I also tie and fish about fifty fifty. I mostly use the unweighted buggers with my full sinking line when I want to get down deep over a weed bed. I feel like the unweighted flies float a little above the weeds and I get fewer hangs ups and lost flies. It may just be my imagination but it works for me.
I use both. Sometimes the bead does make a difference. Sometimes the size and color of the bead makes a difference. Sometimes no bead makes a difference.
I need to qualify that by saying I primarily use WBs in stillwaters and not necessarily as weight. I don't really rely on the bead for specific presentations in specific holding areas.
Depending on the size of the bead, it may give the pattern a jig action... but even that doesn't always matter. I use a medium to large size bead on my variegated black and olive WB and Rocky uses a small one on his similar pattern... we both catch trout. However, the bead must be gold in color, whatever the size, or it doesn't work as well for either of us.
Color can "trump" (no pun intended) action. So I honestly don't consider the bead as a weight factor. Unless you are using a mighty small fly with a mighty large bead, the additional weight of the bead is nomanal... at least for me. I've watched the action of bead-head flies in an aquarium and the bead doesn't seem to add all that much weight to a medium to large size WB if you are matching the size of the bead to the hook size.
On the flip side, I've found that sometimes the fish don't need no stink'n bead... and they won't hit a bead-head WB but will strike the same pattern without a bead. This may occur in open, deep water regardless of any weed beds.
Sooooooo.... for me, I add a bead to a pattern just as I would any other material and not with the idea of adding weight but changing the appearance. I believe that sometimes I'm adding a bit of flash when I use a gold or silver colored bead more than I'm adding weight. I may be giving the appearance of a dark head when I add a black bead that gives no flash. This may be more important for my leech and nymph patterns than WBs but when I use a black bead for a head, it is not for adding weight but for adding a specific color.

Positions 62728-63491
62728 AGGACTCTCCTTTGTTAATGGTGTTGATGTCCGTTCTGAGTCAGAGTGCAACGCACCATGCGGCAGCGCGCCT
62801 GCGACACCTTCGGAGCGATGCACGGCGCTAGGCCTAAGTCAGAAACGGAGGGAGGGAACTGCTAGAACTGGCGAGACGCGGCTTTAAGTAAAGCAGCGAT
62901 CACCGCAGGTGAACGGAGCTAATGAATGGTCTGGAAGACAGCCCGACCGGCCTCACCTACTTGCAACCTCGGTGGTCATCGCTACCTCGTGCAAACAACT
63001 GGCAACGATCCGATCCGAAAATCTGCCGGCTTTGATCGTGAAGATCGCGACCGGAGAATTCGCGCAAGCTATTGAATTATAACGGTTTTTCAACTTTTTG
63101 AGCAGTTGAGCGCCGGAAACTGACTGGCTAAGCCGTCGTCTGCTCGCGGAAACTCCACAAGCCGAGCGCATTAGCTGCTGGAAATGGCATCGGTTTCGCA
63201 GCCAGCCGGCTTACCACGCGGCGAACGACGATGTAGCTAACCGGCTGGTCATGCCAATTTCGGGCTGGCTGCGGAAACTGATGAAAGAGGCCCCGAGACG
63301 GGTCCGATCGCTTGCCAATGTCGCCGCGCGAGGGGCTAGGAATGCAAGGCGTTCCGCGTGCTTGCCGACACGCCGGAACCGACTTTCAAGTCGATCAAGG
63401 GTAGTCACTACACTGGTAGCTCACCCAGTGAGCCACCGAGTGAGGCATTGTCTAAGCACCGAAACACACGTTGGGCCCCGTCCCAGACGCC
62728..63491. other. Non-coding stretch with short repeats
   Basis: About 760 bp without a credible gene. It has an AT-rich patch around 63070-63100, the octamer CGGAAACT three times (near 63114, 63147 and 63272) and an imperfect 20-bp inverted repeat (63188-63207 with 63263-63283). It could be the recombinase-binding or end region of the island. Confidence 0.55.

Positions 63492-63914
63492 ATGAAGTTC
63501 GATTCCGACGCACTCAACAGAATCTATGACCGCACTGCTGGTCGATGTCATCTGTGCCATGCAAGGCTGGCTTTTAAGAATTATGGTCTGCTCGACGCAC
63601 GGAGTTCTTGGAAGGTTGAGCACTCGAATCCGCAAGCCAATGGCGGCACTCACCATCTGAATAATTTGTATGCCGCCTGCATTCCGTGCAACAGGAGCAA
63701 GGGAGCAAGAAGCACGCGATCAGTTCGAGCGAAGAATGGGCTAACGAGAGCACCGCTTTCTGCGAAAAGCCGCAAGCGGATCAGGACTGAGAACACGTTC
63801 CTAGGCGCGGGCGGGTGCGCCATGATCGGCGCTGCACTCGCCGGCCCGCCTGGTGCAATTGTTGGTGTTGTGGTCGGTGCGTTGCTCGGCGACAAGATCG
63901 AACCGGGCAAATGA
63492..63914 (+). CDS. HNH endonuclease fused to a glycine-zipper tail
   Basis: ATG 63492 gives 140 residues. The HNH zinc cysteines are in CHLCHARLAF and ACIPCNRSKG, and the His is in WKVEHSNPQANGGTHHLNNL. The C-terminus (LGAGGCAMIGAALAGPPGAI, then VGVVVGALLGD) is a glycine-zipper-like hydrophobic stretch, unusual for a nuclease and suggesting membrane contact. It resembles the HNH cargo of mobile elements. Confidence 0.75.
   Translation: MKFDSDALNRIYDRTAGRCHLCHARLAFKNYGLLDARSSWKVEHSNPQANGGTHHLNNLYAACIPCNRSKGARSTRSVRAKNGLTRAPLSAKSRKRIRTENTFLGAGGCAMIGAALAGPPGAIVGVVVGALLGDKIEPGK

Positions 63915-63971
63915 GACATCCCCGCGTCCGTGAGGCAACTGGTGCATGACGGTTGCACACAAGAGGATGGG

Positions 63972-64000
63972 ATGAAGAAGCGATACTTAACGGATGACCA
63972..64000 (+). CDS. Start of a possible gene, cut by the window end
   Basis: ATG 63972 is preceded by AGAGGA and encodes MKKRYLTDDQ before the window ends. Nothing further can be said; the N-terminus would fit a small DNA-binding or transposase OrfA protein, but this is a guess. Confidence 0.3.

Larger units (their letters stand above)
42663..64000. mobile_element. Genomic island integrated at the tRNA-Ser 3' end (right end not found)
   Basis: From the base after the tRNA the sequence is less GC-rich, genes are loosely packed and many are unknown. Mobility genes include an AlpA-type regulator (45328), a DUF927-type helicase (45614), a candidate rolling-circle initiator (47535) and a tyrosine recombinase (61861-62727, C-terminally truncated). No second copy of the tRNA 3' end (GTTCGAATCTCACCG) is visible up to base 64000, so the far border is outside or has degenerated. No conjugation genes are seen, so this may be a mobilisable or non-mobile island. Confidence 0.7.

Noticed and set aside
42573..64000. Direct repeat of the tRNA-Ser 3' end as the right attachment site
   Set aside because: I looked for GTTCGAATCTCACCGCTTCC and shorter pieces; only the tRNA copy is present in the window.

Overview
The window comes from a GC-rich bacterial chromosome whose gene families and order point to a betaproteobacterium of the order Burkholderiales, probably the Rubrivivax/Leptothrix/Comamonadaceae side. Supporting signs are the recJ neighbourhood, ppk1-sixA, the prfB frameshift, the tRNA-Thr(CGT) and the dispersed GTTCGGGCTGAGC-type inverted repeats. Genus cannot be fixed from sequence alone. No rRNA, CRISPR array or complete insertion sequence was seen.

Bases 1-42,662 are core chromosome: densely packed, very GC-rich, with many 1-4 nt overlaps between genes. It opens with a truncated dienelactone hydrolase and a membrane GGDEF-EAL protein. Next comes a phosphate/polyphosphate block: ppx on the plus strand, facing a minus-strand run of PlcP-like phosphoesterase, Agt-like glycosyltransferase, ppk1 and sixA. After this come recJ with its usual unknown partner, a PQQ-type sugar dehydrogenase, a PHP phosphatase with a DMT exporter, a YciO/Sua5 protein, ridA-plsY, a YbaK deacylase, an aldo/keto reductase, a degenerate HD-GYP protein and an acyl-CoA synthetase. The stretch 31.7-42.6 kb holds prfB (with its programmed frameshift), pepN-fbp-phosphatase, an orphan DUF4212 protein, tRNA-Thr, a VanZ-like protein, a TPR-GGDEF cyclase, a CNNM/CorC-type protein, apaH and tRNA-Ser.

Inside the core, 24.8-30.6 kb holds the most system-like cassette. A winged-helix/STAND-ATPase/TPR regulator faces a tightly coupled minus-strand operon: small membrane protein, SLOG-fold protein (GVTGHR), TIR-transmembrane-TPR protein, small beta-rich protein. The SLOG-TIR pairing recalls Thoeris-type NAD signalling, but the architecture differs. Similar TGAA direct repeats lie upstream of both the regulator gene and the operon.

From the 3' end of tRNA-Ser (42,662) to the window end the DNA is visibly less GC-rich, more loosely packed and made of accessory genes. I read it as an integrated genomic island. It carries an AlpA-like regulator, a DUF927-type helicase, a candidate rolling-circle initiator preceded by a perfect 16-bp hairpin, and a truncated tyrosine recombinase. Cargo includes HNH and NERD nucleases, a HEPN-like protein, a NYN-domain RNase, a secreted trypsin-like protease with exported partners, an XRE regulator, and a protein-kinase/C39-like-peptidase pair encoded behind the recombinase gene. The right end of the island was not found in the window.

I've found that a white WB with a silver colored bead-head is the ticket for one specific coastal lake in Oregon. They will not strike the pattern without that silver bead... and this is the case anywhere in the lake using any version of a sinking line. Also, they won't hit the pattern with a pattern tied with any other color of bead. So this tosses the weight factor out the window.
On another specific lake I fish, the trout will start the season preferring a bead-head and then later on, they want nothing to do with a bead no matter the color.
Therefor, I tie patterns with and without beads. Sometimes the fish prefer a bead-head, sometimes they want nothing to do with a pattern tied with a bead. The answer is to always carry patterns tied with and without beads.
When it comes to adding under body wraps of weight when tying a WB... I don't use any. I've never found the need when fishing lakes. Normally I use heavy wire hooks for all my subsurface patterns and rely more on various speeds of sinking lines then weighting the WB.
I think at one time I used weighted WBs for salmon/steelhead fishing in rivers and in the case of winter steelhead, the additional weight could be a factor. These days, I primarily fish stillwaters so the weight issue is not the same as it would be in moving water.
For fishing (smaller) rivers, I pretty much always add a bead/cone and/or weight due to the fact I'm fishing a floating line and relying on the weight to get the pattern down. Like others have said, it depends on the situation.
this is what I do. I will have some with beads and some with out. normally I am throwing a sinking line so its a bead or nothing. also with my beads I generally use colored ones. like black with a white, orange, or chartreuse bead.